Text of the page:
Larry Abramson’s exhibition at Circle 1 (opening on December 6) is titled “Das kleine Blumenbuch,” after a book of botanical illustrations published by Insel Verlag, Leipzig, in 1933, with woodcuts of German wild flowers by Fritz Kredel, based upon drawings by Rudolf Koch. In the summer of 2014, following the end of the recent war with Gaza, Abramson collected the daily issues of the pro-government tabloid “Israel Today,” and in his studio defaced them with layers of oil paint. The colors he used for this act were based upon his mental memory of the “utopian” sky of his childhood in Jerusalem.
After completing 33 such acts of defacement, Abramson proceeded to enlarge 33 botanical illustrations from an original copy of “Das kleine Blumenbuch” he found in a used-book store, a book that most probably made its way to Palestine with the library of a German Jew who immigrated following the rise of Hitler in 1933. Abramson turned the enlarged illustrations into black silhouettes, which he then had screen-printed on top of the paint-covered newspapers. Each silhouette of wild flower was printed once on top of one newspaper, forming a cycle of 33 black German wild flowers over defaced Israeli daily newspapers.
In his work Abramson has often investigated the status of “nature” as an ideological mechanism for the construction of national identity, placing the particular and personal experience in opposition to the generalized and codified cultural icon. His seminal exhibition “tsooba” (1995) placed the Israeli landscape under critical scrutiny, and had a lasting influence on the theory of Israeli art.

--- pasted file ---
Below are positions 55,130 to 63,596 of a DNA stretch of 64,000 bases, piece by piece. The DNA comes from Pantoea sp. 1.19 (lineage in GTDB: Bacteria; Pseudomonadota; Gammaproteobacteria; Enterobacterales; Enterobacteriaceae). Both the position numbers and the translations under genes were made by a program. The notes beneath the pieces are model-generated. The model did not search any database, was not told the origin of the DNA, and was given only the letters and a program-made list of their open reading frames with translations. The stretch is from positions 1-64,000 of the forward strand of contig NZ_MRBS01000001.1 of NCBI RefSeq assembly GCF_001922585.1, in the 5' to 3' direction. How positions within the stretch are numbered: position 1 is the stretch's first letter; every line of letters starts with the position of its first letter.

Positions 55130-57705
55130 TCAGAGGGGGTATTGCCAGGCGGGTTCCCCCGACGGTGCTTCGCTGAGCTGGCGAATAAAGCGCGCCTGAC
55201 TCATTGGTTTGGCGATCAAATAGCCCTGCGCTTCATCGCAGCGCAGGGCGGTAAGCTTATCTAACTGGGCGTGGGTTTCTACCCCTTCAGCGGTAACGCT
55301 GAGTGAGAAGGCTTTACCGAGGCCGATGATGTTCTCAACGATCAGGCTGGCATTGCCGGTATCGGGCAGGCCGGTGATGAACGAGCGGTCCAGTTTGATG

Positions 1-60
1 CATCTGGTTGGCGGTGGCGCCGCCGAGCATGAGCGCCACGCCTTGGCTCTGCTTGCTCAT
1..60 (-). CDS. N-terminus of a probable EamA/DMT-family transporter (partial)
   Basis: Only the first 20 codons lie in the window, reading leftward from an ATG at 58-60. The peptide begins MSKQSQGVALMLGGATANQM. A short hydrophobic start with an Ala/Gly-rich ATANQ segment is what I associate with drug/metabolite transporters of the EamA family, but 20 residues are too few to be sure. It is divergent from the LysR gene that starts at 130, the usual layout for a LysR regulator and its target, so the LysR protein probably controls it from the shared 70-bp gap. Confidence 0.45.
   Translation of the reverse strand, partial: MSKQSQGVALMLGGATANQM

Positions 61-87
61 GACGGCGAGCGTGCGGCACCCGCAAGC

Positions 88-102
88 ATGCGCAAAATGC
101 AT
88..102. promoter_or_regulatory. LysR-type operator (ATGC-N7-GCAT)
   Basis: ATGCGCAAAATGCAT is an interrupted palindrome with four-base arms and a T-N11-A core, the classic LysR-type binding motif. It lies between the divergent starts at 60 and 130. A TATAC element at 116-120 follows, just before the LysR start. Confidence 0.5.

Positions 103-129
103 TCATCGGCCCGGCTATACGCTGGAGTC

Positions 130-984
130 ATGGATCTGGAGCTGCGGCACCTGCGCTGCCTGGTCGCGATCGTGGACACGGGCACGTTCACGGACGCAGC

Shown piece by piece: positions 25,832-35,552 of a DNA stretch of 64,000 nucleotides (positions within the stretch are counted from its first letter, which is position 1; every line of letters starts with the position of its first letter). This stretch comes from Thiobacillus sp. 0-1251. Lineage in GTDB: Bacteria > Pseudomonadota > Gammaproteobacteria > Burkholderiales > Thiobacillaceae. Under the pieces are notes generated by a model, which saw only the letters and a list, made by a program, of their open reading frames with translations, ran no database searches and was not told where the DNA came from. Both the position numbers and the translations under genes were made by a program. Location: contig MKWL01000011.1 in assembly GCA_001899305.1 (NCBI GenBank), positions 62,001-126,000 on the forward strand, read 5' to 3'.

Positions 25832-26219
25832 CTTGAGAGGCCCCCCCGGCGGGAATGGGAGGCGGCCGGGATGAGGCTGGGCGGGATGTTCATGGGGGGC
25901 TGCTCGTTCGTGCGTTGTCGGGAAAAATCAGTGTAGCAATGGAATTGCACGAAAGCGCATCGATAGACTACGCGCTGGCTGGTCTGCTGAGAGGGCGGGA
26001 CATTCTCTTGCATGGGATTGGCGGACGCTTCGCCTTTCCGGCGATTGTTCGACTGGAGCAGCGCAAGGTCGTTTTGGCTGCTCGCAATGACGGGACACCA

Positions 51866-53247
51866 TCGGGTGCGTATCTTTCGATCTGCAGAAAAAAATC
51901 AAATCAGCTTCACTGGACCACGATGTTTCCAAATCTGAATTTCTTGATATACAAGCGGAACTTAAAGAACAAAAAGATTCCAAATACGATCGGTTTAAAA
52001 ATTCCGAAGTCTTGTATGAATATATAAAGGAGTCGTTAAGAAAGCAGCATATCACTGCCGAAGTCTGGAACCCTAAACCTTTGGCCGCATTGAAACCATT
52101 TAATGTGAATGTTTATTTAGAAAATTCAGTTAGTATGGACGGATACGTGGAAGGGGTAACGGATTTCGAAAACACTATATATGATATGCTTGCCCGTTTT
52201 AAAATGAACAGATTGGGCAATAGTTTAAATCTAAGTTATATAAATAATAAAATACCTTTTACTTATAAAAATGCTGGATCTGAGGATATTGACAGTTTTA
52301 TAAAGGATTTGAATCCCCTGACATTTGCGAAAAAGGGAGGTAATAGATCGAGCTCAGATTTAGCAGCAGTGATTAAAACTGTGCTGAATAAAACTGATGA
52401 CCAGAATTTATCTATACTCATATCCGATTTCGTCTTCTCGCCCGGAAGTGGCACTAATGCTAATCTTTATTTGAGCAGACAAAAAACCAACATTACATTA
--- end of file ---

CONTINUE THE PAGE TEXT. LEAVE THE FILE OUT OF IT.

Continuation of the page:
The troubling relationship between the German national movement and Zionist ideology is at the heart of Abramson’s “Das kleine Blumenbuch.”
Larry Abramson (b. 1954, South Africa, immigrated to Israel 1961) is a painter who has exhibited extensively in Israel and abroad, with exhibitions at the Bertha Urdang Gallery in New York in 1978 and 1980, the Venice Biennale in 1986, the Israel Museum in 1989, the Tel Aviv Museum of Art in 1993, the Hubertus Wunschik Gallery, Dusseldorf in 1994, the Kibbutz Art Gallery, Tel Aviv in 1995, the Haifa Museum in 2001, the Paule Anglim Gallery, San Francisco, in 2001 and 2003, and the Gordon Gallery, Tel Aviv in 2007, 2012 and 2013. A retrospective exhibition of his work was held at the Tel Aviv Museum of Art in 2010.
Among the awards he has received are the Kolliner Award (Israel Museum, 1979), the Jacques O’Hana Award (Tel Aviv Museum, 1991), the Minister of Culture and Education Award (1998) and the Pundik Prize for Israeli Art (2007, Tel Aviv Museum of Art).
His exhibition “tsooba” (Kibbutz Art Gallery, Tel Aviv, 1995) became the focus of a critical discourse around Israeli “scopic regimes” and in particular the role of abstraction as a mechanism of denial. His project “Mini-Israel” (Israel Museum, 2006, with 45 artists) offered an alternative utopian model of Israeli space, and his solo-exhibition, titled “1967” (Gordon Gallery, Tel Aviv, 2012) cast a critical and elegiac eye toward the consequences of the Six Day War.
Over the past 25 years he has participated in many exhibitions and other projects in support of peaceful and equal coexistence between Israelis and Palestinians. He was a founding member of Artists Without Walls, a group of Israeli and Palestinian artists against the occupation. In 2007 he initiated “Desert Generation”, an Israeli-Palestinian protest exhibition marking 40 years of occupation (Artists’ House, Jerusalem, Kibbutz Art Gallery, Tel Aviv, Meneer de Wit Gallery, Amsterdam, Metropolitan University Gallery, Manchester).
He was Chairman of the Bezalel Academy’s Fine Art department between 1992-1999, where in 1996 he founded and directed the Bezalel Program for Young Artists, a post-graduate program which soon became the first Master of Fine Art course in Israel.
Larry Abramson was guest lecturer at the San Francisco Art Institute and HAW in Hamburg, and is currently Professor of Art at the Multidisciplinary Art Department at Shenkar College, Ramat Gan, where he is head of the department (since 2013).